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A company's or country's competitive advantages--whether in skills, salary levels, costs, expertise, infrastructure, or processes--don't last forever. Other companies and countries adjust and catch up under a crude, often painful form of arbitrage on both a microeconomic and macroeconomic scale.
The global tech industry, suppliers and customers alike, must deal with this arbitrage as a matter of survival. One example is Dell. It rode its direct sales model and supply chain management efficiency to the top of the global PC market, only to fall back as customer priorities changed and rivals copied and extended what it does best. Today, Dell is acquiring providers of higher-end services and selling its established products through channel partners, moves that seemed inconceivable five years ago. Adapt or get left behind.
One market where international arbitrage is particularly frenetic is in tech labor. U.S. and European employers, looking to fill jobs at lower wages, have claimed to face a talent shortage at home. Enter Indian and other offshore providers, as well as visa-carrying foreign nationals, sometimes promising cheaper tech labor at comparable skill levels. "Shortage" averted. Advantage: foreign tech worker.
But wait: As tech salaries in India and other developing countries climb amid the boom in their services industries, and U.S. and European customers demand more local workers amid concerns about communications, business culture, and security, the pendulum swings in the other direction. Witness Wipro, Tata, and other offshore providers acquiring and hiring in the United States, Czech Republic, and other countries off their shores. U.S. tech wages are near an all-time high, according to a report released last week by staffing firm Yoh, based on data compiled from 75 field offices and 5,000 tech professionals.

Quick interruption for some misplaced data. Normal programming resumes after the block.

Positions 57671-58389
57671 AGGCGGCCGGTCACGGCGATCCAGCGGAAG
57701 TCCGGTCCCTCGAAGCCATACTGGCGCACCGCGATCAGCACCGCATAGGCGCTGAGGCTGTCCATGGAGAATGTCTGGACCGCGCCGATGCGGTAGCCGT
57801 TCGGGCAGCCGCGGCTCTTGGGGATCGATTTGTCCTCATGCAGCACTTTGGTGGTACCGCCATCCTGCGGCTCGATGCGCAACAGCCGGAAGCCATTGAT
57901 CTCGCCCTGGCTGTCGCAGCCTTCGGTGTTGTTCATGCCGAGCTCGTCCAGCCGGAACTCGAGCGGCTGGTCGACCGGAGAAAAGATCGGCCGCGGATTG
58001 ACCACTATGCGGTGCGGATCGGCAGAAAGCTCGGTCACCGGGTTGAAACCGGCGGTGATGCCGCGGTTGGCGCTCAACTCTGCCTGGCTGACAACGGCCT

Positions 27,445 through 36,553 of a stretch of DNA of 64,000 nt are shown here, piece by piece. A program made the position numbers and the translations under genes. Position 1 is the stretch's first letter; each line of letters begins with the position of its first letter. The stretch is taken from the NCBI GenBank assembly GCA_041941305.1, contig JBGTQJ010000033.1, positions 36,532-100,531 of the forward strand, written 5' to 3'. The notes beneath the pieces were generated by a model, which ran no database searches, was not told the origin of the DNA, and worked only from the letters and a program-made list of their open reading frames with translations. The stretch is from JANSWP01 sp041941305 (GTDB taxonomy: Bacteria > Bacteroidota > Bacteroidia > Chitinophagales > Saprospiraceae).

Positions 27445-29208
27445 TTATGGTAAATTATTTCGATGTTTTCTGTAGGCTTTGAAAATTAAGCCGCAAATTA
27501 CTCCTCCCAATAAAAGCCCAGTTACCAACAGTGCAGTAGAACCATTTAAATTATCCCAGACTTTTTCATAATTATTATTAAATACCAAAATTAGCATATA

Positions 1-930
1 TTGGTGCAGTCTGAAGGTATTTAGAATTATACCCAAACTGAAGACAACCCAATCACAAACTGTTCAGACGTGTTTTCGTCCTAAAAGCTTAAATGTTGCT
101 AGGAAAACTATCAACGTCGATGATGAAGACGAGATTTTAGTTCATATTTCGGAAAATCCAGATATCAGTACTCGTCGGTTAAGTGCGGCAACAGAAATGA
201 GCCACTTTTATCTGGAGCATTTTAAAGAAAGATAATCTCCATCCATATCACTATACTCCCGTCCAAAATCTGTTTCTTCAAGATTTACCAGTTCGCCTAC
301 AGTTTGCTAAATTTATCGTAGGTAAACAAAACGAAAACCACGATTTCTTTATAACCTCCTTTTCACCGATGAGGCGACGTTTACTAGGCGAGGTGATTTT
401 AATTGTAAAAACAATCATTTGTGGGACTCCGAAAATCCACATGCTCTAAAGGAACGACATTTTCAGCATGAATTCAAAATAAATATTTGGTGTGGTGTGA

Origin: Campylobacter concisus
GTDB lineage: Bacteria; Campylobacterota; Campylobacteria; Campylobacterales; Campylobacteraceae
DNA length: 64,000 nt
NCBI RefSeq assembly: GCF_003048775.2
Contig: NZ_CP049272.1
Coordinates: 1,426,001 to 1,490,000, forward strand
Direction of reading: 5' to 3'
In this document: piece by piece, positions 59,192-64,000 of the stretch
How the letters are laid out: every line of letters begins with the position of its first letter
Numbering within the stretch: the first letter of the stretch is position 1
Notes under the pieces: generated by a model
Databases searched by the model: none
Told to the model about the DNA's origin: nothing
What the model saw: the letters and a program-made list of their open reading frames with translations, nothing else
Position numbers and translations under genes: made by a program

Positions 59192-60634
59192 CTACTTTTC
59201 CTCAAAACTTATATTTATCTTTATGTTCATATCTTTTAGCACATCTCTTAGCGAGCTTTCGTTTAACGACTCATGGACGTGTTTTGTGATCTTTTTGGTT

Currency fluctuations, another area for tech industry arbitrage, are contributing to this swing. The U.S. dollar is falling in value against other currencies, making foreign-sourced goods more expensive and U.S.-produced goods more attractive for U.S. consumers and businesses. This ongoing phenomenon affects everything from PCs imported from Taiwan to IT services rendered from India and Ireland.
In the past year, the U.S. dollar has depreciated against most of the major currencies: roughly 13% against the rupee, 5% against the Chinese yuan, 12% against the euro, 8% against the British pound, and 16% against the Canadian dollar. Over the past five years, the dollar's slide has been even greater: about 19% against the rupee, 9% against the yuan, 31% against the euro, 24% against the pound, and 39% against the Canadian dollar. To put the matter into better perspective, today the U.S. dollar is worth half a pound, 70% of a euro, and less than a full Canadian buck. Michael Hyatt, co-founder of Toronto-based BlueCat Networks, relates how it was cheaper for him to buy a car in Texas and ship it home, even though the manufacturing is done in Ontario. Crazy world.
For business technology execs, think of what that U.S. dollar devaluation means for your IT purchasing. Suppliers in China, India, and elsewhere aren't as attractive as they once were, as they adjust the dollar prices of their products to ensure that they sell at the correct value. A colleague of mine who contracts for India-based Web programming services is finding that hiring U.S. talent is now cheaper, as Indian firms no longer can offset the rupee's appreciation against the dollar just by boosting their productivity.
Like Dell and others on the supply side, if you don't adapt (and adapt again) to these ever-changing global dynamics, you'll be at a distinct competitive disadvantage--and those tend to last longer than competitive advantages. As one retiring software engineer put it in a recent e-mail to me: "The new 'Flat World' tilts back and forth and does not stay horizontal for long!" Strap on your seat belts.
To find out more about Rob Preston, please visit his page.